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Jeffrey D. Allred, Deseret News
Passengers check in at the Salt Lake International Airport in Salt Lake City Tuesday, Jan. 17, 2012.
It's a real exciting opportunity for us, as the crossroads of the West and a major hub for Delta Air Lines, to redevelop our airport in a way that meets today's needs. —Mayor Ralph Becker

SALT LAKE CITY — Mayor Ralph Becker announced Tuesday plans to demolish and completely rebuild the Salt Lake City International Airport to address seismic risks and accommodate its emergence as a regional hub.

"The Salt Lake City International Airport was not built to be a hub," Becker said during his State of the City address at the Salt Lake City-County Building. "Today, as the number of passengers has increased annually to (more than) 21 million, it is by all measures a large hub airport, and it must be redeveloped to meet the needs of our region."

City and airport officials have proposed a $1.8 billion phased rebuild of the airport that would take at least eight years to complete. The project is expected to get under way sometime next year.

Because the airport operates as an enterprise fund and its budget is self-sustaining, no taxpayer dollars would be used on the reconstruction. Passenger facility charges and rental car fees would finance much of project, said airport spokeswoman Barbara Gann.

The airport also has no debt and more than $250 million in reserves to put toward the project. Delta Air Lines, which accounts for roughly 75 percent of flights at the airport, also has committed funding to the renovation, as have other airlines operating at the airport, city officials said.

"It's a real exciting opportunity for us, as the crossroads of the West and a major hub for Delta Air Lines, to redevelop our airport in a way that meets today's needs," Becker said prior to his speech.

As now envisioned, the airport would feature just one terminal and 12 fewer gates than it does today, but it would use the space more efficiently, Gann said. All 74 gates would be able to accommodate all sizes of aircraft, each with bridges to the respective planes, eliminating the need for outdoor staircases.

The driving force behind the rebuild was the need for seismic upgrades to airport structures, the oldest of which date back 50 years, including Terminal 1 and concourses A and B.

Rather than retrofitting those areas, city and airport officials decided to tackle operational problems, improve customer service, accommodate growth and maintain competitive costs by completely rebuilding the airport.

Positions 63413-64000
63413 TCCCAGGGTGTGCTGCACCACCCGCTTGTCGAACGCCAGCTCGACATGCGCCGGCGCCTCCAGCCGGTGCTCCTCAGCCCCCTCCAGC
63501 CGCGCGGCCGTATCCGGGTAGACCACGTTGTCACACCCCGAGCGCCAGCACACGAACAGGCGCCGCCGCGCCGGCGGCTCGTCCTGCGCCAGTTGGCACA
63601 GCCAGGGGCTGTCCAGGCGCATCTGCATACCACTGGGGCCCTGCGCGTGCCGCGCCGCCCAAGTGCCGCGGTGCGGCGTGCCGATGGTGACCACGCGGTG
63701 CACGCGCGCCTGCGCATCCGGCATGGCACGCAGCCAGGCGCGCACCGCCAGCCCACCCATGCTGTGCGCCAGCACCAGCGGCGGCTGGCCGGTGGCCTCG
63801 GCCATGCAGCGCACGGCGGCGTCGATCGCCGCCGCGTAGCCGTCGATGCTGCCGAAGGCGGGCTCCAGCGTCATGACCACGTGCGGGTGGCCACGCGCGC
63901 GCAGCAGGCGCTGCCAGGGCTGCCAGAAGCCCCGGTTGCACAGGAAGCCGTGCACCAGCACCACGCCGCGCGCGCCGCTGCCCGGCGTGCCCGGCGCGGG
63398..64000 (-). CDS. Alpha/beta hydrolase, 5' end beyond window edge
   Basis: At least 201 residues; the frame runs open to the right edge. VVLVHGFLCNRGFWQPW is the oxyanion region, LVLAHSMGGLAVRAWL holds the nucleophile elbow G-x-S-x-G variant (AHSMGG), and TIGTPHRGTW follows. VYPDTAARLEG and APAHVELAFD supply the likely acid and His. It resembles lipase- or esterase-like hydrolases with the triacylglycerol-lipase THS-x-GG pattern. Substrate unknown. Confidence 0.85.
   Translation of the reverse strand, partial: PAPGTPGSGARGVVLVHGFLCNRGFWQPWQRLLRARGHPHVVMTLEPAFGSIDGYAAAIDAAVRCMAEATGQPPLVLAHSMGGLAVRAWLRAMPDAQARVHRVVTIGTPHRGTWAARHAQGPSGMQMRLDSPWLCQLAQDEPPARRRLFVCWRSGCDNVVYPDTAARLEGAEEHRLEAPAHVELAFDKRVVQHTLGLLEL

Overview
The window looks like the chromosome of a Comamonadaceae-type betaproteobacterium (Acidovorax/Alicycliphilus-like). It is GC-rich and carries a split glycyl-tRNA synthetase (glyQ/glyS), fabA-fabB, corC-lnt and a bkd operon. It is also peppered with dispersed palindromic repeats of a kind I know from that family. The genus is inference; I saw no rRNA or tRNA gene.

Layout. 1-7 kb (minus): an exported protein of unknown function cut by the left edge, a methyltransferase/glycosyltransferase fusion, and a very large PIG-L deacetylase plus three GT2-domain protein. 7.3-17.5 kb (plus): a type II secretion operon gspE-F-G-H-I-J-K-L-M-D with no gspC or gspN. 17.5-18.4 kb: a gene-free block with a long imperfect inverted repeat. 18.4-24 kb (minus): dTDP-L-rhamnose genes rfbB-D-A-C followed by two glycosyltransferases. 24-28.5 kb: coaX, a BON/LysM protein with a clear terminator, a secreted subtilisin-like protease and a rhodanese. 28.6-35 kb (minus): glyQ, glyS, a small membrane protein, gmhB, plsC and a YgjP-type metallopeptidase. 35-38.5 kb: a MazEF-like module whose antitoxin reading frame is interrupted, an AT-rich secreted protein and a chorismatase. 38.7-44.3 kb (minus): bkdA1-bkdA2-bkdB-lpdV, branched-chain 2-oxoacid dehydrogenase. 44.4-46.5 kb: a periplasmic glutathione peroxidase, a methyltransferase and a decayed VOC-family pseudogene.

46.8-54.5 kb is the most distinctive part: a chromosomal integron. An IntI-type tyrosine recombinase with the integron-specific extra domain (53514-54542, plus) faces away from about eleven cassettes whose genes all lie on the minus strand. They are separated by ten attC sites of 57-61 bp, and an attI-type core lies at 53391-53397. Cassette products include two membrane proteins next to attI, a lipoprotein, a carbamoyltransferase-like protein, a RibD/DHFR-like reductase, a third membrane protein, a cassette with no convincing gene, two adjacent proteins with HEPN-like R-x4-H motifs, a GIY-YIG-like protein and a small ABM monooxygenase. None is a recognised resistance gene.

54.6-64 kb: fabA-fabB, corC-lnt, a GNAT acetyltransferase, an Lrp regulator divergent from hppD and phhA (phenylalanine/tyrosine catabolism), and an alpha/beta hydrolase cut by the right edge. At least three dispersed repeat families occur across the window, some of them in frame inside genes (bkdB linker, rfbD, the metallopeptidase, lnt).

"Visitors to the airport should experience a wonderful gateway to Salt Lake City, to our state and to the Intermountain West," Becker said.

Design of the project is expected to get under way later this year. The goal, the mayor said, is to improve the overall passenger and visitor experience.

"People appreciate our airport because it's an easy airport to get in and out of," he said. "We want to make sure we maintain that but also add a lot to the visitor experience here."

Becker also is proposing to build a "net-positive" project, using renewable resources to produce more energy than the airport requires and feeding that surplus back into the system.

The mayor said he envisions "a project not just bereft of negative impacts but one that positively contributes to the health of our residents, visitors and environment."

Other highlights from the mayor's fifth State of the City address:

Becker said he plans to ask the City Council to increase support for after-school programs and summer employment for city youth through an expanded grant system.

"Salt Lake City has recently engaged the Salt Lake City School District to grow its after-school programs and we're exploring the potential of a youth conservation corps at the city," he said.

Becker said the city will pursue "additional initiatives to bolster our local business community," creating more neighborhood business districts like the River District Gardens around 900 South and 900 West.

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The mayor also issued a call to address the watershed and character of the Wasatch canyons. "Public and private partners must all come together ... to protect our watershed, establish mountain transportation systems and wilderness areas, and balance uses while protecting natural resources," he said.

Becker said he will ask the City Council to fund an "arts incubator" program for individual artists and emerging arts organizations "that will give breathing room for artists to explore and share their work."

E-mail: jpage@desnews.com